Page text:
Making Good the Loss

About Meera Srikant

Meera Srikant is a freelance content developer, dancer and story-writer. She loves to explore and experiment, try out new things, and basically, experience life. And as she drifts through, discharging her responsibilities as a mother and wife, alternating with activities that rejuvenate her, she embeds her experiences as stories, poems and essays.
Faint whiff in the breeze evokes images that desire to be woven into a story. The ripple in the pond has a tale it hides. The smoke is not without a fire in the background. Meera is dedicated to uncover these secrets.

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Rithvik felt miserable about the tears that were flowing down his cheeks. He was 16, for God’s sake! Men don’t cry, and he was a man. Not a boy anymore, he had to remind himself. How was he going to find the money to make good the loss he had caused to Jignesh? He had borrowed a racquet and then, after playing, forgotten it in the park. He had searched high and low the next day, but was unable to find it. Jignesh was hopping mad and refusing to talk to him!

Rithvik felt bereft. He worshipped the very athletic Jignesh and was trying hard to be like him, if only to get into his good books, to be respected equally. And now he had lost the right even to speak to him. Rithvik’s father had been angry too and refused to spare any amount to replace the racquet. “This will teach you a lesson,” was all he had to say.

Dejected, he went to the park and took two rounds to work off his frustration and humiliation. Tired and depressed, he went to a bench and a pair of shoes caught his eyes. They looked too new to have been abandoned. And yet, there was no one around in that lonely park. It was still too sunny for the walkers and joggers to arrive.

An idea niggled his mind. As a couple entered the park, he acted before thinking. He quietly tucked the shoes into his backpack and rushed out. He had noted only two things – that it was a Nike and size 10. He rushed to his brand crazy friend Piyush and made an offer. “My dad got these, but they are the wrong size. I need the cash…” he pleaded. Piyush loved the price quoted and willingly took some out from his pocket money.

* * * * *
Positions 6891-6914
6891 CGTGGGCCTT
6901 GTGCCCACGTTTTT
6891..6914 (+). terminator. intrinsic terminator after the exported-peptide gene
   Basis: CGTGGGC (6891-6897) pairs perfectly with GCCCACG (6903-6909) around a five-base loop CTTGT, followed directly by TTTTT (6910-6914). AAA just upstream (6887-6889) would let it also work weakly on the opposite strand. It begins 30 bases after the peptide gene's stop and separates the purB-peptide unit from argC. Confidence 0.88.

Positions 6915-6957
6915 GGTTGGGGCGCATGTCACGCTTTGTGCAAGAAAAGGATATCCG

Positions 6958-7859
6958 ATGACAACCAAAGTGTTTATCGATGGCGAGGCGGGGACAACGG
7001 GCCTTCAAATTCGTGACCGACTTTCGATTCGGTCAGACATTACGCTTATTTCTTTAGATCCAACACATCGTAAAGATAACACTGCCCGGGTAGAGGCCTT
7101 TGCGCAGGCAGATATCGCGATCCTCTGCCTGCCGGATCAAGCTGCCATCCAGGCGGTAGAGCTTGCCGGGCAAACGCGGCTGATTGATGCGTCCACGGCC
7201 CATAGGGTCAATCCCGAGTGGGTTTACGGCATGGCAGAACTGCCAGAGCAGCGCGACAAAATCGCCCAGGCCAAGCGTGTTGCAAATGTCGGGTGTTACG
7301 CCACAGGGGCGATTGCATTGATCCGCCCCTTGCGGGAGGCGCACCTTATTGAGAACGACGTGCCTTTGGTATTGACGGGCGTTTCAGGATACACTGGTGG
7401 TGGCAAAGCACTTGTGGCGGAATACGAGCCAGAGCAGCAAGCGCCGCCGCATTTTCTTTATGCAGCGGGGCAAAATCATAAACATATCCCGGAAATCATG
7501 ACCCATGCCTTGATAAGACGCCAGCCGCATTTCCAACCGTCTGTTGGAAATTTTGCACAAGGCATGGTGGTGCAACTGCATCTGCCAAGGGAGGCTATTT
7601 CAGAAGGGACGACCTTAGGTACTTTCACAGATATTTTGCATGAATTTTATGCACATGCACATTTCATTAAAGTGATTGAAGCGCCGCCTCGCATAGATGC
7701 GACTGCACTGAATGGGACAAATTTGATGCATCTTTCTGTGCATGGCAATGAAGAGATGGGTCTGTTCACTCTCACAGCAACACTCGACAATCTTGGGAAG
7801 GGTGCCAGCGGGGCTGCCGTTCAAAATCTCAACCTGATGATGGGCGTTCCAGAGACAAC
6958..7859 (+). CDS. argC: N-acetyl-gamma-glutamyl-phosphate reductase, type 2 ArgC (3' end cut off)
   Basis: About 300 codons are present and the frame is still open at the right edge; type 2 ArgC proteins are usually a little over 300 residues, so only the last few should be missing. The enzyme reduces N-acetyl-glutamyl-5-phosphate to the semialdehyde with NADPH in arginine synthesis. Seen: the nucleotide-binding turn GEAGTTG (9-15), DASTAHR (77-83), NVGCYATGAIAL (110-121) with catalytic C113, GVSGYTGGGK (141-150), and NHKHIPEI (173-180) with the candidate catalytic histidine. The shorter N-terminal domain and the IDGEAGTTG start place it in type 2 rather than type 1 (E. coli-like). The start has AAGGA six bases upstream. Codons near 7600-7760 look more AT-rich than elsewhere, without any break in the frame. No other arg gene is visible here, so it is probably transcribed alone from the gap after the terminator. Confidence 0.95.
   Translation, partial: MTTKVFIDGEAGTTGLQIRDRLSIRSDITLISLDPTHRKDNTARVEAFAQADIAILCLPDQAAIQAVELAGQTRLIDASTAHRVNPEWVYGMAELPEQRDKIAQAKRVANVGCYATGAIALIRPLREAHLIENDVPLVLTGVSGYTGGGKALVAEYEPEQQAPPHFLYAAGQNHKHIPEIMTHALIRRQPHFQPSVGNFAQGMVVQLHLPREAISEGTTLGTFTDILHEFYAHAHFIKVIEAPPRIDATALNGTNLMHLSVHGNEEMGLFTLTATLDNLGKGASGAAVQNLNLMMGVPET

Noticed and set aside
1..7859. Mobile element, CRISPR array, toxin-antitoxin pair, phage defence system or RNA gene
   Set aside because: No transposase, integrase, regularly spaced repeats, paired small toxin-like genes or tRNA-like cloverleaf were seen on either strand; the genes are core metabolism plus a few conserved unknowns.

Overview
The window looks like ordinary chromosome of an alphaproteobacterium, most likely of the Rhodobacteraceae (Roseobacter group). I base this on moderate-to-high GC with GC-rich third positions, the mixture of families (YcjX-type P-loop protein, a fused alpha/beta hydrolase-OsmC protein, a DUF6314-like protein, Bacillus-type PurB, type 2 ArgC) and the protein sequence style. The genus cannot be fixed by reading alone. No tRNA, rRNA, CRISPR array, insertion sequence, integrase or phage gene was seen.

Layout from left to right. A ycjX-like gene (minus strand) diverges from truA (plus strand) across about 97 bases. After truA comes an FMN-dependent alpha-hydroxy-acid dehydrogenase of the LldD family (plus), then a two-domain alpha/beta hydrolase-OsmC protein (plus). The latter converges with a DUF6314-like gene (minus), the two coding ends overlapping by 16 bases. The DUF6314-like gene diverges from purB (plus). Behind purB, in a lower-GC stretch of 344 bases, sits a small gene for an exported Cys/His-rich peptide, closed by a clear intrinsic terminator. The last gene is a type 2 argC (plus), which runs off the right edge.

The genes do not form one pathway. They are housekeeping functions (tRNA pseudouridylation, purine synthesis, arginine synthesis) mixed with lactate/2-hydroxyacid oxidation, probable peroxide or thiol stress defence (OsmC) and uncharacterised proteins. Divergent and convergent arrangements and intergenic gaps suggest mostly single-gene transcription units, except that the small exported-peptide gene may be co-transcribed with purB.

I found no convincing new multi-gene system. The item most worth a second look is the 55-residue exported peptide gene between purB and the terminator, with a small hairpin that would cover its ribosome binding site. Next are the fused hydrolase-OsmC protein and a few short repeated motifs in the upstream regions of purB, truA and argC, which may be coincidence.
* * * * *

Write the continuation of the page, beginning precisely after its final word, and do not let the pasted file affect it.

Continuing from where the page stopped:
“Thanks,” Rithvik said as he ran out and went to the sports shop. He couldn’t afford the best brand still, but Jignesh anyway had given him an old racquet. So he got the next best and headed to his friend’s house.

Jignesh was looking down in the dumps.

“Sorry about the racquet, man, I got you a new one… Here…” Rithvik said as he handed the racquet to Jignesh, hoping to be swept into a warm and happy hug.

Jignesh remained listless. “Is something wrong?” Rithvik asked, worried.

“This morning, I left my shoes in the park as I jogged bare-feet. Since by the time I remembered, I was late for school and the park is always deserted during the day, I thought I will pick them up in the evening. But now they are gone! Someone actually stole it!” he exclaimed, feeling stupid and angry.

Rithvik’s jaw dropped. He patted his friend silently and then left. When he felt safe, he let out a hearty laugh. Serves the b@S#@^d right, he thought.


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